Prior research on each case reported heterogeneous education-risk gradients over the course of exposure. Estimations of the PET curves use the same data, sample, measurement of education, definition of the health risk, and conditioning variables as those analyzed in each prior study; details of these are summarized in Table 1, and estimated coefficients are displayed in Tables S1–S5 in Online Resource 1. Because of historical and regional variations in expansion and access to mass education, levels of high and low educational attainment differ across the cases. Additionally, some macro-level events occurring over the course of a population’s exposure to the new lifestyle and/or product that could have influenced the strength and unity of education’s multiple pathways to behavior are plotted against their corresponding PET curves. Last, to contextualize each PET curve historically, we include an indicator of the population’s access to the product or exposure to the risk over the analyzed period.
Analytic Procedure for Estimating PET Curves
Consumption of Mass-Produced Cigarettes in the United States
where t indicates times at age 17 or at ages 25–60; Yti is a binary variable for whether the individual smokes at age t; Xti is a binary variable for whether the individual is a college graduate at time t; ηi is a time-invariant individual specific fixed effect; γt is an age effect; and εti is the error term. Then this model is estimated for different birth cohorts, and the education-smoking gradient for each cohort is the estimate of β. For the purpose here, coefficients for males aged 30 and older are extracted and plotted by decade over the period 1949–1999.
Consumption of Mass-Produced Cigarettes in China
where Yi is a binary variable for each individual i, identifiying the smoking status at each birth cohort; Xi is a binary variable differentiating complete secondary or less versus incomplete college or more; Ci is a group of control variables including gender, area of residence, region, and a family wealth index (composite score of 11 facilities and appliances, such as flush toilets, televisions, and cars); and εi is the error term. The education-smoking gradient for each birth cohort is the estimate of β1, and these are plotted by decade over the period.
Consumption of Saturated Fats, Sugar, and Processed Food Diets in Latin America/Caribbean
where Yij is a binary variable for mother’s overweight (body mass index (BMI) > 25.0 kg/m2); Xij is a binary variable differentiating incomplete secondary or less versus complete secondary education or more; CIij is a group of control variables at the individual level, including age, area of residence, pregnancy, and a family wealth index; CPj is a group of control variables at the population level, including log of GDP per capita and percentage of the population living in an urban area; and εij, ν0j, and ν1j are the error terms at the individual and population levels, respectively. The education-overweight gradient for each quintile is the estimate of β1, and these are plotted over the NT quintiles of population access to saturated fats, sugar, and processed-food diets.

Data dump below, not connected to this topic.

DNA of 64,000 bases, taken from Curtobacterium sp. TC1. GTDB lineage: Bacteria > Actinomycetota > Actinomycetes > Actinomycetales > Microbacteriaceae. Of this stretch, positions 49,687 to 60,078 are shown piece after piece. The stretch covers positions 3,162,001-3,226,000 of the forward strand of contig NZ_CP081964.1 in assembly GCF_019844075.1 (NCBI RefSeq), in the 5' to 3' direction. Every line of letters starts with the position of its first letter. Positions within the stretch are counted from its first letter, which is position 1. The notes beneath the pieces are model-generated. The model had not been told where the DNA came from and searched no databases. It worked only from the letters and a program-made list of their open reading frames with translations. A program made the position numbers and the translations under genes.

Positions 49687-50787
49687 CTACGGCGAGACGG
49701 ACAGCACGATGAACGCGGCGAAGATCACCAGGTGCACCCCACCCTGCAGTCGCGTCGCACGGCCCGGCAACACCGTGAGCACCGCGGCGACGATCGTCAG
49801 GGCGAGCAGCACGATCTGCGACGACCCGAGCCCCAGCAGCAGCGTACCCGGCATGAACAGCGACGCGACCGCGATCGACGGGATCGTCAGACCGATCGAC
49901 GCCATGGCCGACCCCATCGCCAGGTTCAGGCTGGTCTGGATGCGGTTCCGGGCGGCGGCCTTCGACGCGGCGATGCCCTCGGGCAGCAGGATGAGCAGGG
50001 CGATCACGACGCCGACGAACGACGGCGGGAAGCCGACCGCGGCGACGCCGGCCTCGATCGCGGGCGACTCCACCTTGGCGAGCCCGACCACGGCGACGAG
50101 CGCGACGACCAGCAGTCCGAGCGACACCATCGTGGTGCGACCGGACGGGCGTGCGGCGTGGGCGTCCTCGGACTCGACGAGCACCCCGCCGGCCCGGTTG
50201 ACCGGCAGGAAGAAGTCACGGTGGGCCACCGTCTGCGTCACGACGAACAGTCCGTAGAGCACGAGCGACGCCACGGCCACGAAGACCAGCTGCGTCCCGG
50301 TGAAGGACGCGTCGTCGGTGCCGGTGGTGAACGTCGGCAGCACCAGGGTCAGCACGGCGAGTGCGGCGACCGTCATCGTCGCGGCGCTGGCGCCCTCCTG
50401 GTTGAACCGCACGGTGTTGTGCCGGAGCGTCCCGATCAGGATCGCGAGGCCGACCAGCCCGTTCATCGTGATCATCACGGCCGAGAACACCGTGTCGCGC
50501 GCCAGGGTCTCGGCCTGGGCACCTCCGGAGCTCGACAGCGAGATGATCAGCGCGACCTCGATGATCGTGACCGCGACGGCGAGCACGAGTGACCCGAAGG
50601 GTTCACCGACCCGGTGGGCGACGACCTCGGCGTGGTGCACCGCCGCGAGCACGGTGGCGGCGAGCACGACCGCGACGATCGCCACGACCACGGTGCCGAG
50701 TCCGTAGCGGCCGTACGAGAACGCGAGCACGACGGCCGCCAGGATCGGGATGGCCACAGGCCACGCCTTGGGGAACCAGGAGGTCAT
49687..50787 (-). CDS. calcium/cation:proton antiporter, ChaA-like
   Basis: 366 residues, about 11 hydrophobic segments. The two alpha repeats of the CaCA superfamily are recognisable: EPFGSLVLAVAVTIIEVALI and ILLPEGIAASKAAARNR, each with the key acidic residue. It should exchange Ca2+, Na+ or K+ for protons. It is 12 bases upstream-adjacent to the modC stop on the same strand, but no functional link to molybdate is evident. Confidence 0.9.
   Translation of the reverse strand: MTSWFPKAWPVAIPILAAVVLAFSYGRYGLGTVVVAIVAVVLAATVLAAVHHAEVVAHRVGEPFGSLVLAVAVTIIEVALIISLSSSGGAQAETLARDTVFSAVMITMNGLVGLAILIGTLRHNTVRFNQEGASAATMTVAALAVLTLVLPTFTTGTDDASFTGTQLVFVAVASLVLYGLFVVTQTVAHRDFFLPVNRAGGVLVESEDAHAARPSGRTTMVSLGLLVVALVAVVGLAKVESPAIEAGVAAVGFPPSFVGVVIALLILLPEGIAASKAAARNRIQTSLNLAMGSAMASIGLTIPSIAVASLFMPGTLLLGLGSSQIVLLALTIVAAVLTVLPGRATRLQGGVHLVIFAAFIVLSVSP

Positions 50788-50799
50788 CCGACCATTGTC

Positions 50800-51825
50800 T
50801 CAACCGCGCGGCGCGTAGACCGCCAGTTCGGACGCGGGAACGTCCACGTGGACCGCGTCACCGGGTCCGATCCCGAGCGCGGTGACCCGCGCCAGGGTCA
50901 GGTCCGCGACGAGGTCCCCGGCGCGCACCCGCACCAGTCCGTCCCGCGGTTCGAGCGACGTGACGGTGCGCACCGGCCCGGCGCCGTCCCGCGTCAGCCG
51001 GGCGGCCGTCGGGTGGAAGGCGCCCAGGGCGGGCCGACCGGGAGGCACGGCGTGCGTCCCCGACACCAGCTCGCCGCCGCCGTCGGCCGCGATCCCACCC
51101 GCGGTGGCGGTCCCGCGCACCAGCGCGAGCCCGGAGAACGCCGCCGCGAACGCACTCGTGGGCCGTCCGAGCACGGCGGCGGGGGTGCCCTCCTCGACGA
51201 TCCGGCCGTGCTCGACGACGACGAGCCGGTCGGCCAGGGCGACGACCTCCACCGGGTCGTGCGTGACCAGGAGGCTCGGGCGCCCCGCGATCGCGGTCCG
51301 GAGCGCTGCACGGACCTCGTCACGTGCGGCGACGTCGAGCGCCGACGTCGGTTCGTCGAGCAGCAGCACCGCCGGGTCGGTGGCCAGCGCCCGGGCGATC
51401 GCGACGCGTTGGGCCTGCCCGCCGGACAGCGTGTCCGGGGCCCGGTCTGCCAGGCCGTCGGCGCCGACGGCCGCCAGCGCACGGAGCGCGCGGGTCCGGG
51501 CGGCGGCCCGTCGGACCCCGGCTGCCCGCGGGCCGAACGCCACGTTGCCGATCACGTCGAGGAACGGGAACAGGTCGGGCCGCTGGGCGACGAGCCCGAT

Exposure to HIV in Sub-Saharan Africa
where Yi is a binary variable for each individual i, coded as 1 if the result of the blood test was positive and 0 otherwise. Xi is a binary variable differentiating complete primary or more versus incomplete primary or less; Zi is a set of binary variables indicating year of sexual initiation cohorts; Xi × Zi is the interaction term between education level and the specified cohorts; Ci is a group of control variables including gender, marital status, age, area of residence, risky sexual behavior (defined as two or more sexual partners other than the current partner), have ever had sex, HIV/AIDS knowledge (measured by three questions of basic ways to avoid HIV/AIDS infection), wealth index (composite score of 10 assets or services in the house), and geographical region. The education-infection gradient for each year of sexual initiation cohort from 1980 to 2010 will be the estimate of β3, which is the set of estimated coefficients for the interaction term Xi × Zi. Finally, estimated coefficients for both countries are plotted separately over the period.
Estimated PET Curves
Education-Smoking PET Curves
The tobacco-related disease pandemic, resulting chiefly from mass-produced affordable cigarettes, is responsible for an estimated 100 million deaths worldwide over the course of the twentieth century: tobacco consumption is a risk factor for six of the eight leading causes of death (World Health Organization (WHO) 2011). With a growing tobacco industry and changing social mores, the overall supply and annual per capita cigarette consumption of American adults increased steadily to more than 4,500 cigarettes by mid-century (De Walque 2010).